Which brings be back to my experience on my Whole32. By lunchtime I found myself at my chiropractor who has been helping me with my pulled hamstring. As she worked on me I told her about my experience, saying it aloud for the first time. 0.2 lbs. I hadn't had set weight goals per se but I had hoped. She pointed out differences she saw in my body as she worked on me: reduced inflammation, weight shifting, and looking slimmer even if it was in small increments. She reminded me of the other reasons why I had done the Whole30, of my goals beyond the number on the scale.

As I drove away, I remembered what my other goals were, how they aligned with what I had accomplished. I did it. For an entire month, from start to finish and it wasn't actually that hard. I feel better, healthier, stronger, and perhaps most importantly, I believe that I can become - am becoming healthy again, and that is more than a number on a scale. Packed tightly in those 0.2 lbs is a world of possibilities, workouts, amazing food and crazy adventures that I can't wait to expand upon. As for my experience on the Whole30, I'll never be a success story with before and after pictures, I don't work like that. Instead, I'm slow and steady and strong to my core. And I am embracing who I am, who I want to be and, most importantly, I feel positive and strong, and believe in myself that it can happen.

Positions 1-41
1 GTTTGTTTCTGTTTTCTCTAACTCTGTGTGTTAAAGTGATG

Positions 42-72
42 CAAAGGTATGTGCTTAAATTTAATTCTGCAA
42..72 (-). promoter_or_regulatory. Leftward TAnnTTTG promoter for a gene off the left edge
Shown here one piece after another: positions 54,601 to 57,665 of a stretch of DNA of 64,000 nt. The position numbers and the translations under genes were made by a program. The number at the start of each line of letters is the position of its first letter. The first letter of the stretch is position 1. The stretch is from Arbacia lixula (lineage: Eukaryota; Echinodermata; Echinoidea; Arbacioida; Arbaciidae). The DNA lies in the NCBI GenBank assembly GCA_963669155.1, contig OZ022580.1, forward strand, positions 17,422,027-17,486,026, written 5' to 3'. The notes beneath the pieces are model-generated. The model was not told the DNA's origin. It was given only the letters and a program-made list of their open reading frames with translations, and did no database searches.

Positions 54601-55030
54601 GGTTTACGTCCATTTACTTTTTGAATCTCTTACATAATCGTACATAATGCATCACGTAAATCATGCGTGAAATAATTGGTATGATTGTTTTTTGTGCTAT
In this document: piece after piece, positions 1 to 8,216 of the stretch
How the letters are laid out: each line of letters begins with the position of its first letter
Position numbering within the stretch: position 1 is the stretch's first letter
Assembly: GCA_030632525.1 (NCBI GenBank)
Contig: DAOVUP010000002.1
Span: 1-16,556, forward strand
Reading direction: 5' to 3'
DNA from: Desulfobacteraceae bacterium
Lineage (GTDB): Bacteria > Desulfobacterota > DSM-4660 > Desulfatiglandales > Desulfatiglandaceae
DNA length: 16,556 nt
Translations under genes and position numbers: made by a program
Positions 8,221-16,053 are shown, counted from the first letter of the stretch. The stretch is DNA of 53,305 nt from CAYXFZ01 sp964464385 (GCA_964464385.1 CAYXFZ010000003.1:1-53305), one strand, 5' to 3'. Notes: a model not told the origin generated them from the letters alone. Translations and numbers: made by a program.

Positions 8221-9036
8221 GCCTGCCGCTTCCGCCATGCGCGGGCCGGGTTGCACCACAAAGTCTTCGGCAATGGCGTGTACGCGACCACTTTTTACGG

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Thank you for your comments and encouragement! It helps a lot. I used the daily emails to stay on target, especially in the beginning but it quickly became something I needed to do and prove to myself. Focusing on the changes I feel are more important in the long run anyways. I'm just happy that I'm no longer thinking of things as "my body" and "me" like we're two separate entities because "my body" refuses to do what I'm trying to get it to do.

I truly believe anyone can do it as long as they are coming from a place of wanting to make healthy changes in their life.

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Loved your story and love your attitude. Yes success comes to us all in different ways. For me, I'm getting over cancer and have had M.E. for 7 years, I haven't seen all the results I'd like ( I dream big :) ) but I have seen small incremental improvements and I know I'm doing the best thing I possibly can for my health. Good luck with the rest of your life.

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Some of us take longer than a month to start losing weight, too. That is something to consider. Another thing, and I know this goes against W30 rules, but some people honestly still need to calorie count to lose weight even eating paleo. Most don't, but some just don't lose the pounds until they start watching calories again. However, I still don't think that means being hungry all the time.

But, if your weight is shifting, that is a sign that your body is changing. You might give this a longer go and see if after a month or two you do start to lose weight.